29 November 2000 Photo-orientation movement of photoisomerizable chromophores: quantifying analytical theory and application to spectrally overlapping and distinguishable isomers
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Abstract
We introduce the analytical theory of couples photoisomerization and photo-orientation both for individualizable and spectrally overlapping isomers, and we use it to quantify the photo-orientation movement of chromophores in polymers including photoisomerization quantum yields. We study photo-orientation processes in A - B photoisomerizable systems where B is unknown. We contrast systems where the isomers are individualizable and without thermal A implied by B isomerization, namely diarylethene and spiropyran-type chromophores in films of poly-methyl- methacrylate, respectively, and systems of nondistinguishable isomers, namely push-pull azobenzenes attached to polyurethane polymers. When diarylethene and spiropyrans are oriented by polarized excitation, the apparent optical orientation changes sign for the ultra- violet versus the visible photochemical transitions: a feature which is due to perpendicular transition dipoles of the B isomer of these chromophores. Photo-orientation reveals the symmetry nature of photoisomerization transitions. We also report on the observation of near-pure photo-orientation by photoisomerization of azo dye in polymers; an observation which is attributed to both the particular molecular structure of the polymer studied and to appropriate photoisomerization quantum yields as well as as fast trans implied by cis thermal isomerization, and is rationalized by the study of photo-orientation of a series of azo-polyurethanes each with distinct differences in the molecular structure of the unit building blocks.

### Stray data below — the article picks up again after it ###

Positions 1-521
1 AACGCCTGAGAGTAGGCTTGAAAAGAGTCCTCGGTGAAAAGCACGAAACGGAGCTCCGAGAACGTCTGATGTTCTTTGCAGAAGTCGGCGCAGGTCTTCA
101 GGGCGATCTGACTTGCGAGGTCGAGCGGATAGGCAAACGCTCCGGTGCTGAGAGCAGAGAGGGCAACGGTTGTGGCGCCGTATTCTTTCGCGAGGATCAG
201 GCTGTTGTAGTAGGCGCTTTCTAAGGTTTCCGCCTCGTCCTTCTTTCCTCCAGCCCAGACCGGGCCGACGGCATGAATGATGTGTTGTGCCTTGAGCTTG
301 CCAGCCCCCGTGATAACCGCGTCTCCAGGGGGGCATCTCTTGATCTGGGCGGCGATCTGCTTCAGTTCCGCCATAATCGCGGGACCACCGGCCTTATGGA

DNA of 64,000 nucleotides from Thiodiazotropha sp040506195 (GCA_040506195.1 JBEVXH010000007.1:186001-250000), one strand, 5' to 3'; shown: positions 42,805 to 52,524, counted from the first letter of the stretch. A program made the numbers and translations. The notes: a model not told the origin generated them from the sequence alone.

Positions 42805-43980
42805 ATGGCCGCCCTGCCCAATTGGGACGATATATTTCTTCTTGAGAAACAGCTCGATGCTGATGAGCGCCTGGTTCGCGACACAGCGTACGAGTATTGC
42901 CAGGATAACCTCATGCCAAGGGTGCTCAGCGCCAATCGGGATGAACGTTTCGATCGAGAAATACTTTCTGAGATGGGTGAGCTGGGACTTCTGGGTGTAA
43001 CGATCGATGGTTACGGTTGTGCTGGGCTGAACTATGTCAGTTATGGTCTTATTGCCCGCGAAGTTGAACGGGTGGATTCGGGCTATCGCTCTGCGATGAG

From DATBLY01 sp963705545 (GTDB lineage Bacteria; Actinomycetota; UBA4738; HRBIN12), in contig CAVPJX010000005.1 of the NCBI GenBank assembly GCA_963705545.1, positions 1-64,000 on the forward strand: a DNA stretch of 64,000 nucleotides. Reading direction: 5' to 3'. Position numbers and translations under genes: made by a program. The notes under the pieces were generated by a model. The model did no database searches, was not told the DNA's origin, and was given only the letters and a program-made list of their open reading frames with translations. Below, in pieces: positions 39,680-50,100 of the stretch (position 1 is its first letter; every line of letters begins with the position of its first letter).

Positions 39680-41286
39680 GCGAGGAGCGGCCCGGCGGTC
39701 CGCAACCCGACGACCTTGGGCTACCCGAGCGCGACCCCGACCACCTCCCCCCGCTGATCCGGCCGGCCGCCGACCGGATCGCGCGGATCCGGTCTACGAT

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Zouheir Sekkat, Hidekazu Ishitobi, Daisuke Yasumatsu, Satoshi Kawata, "Photo-orientation movement of photoisomerizable chromophores: quantifying analytical theory and application to spectrally overlapping and distinguishable isomers", Proc. SPIE 4106, Linear, Nonlinear, and Power-Limiting Organics, (29 November 2000); doi: 10.1117/12.408499; https://doi.org/10.1117/12.408499
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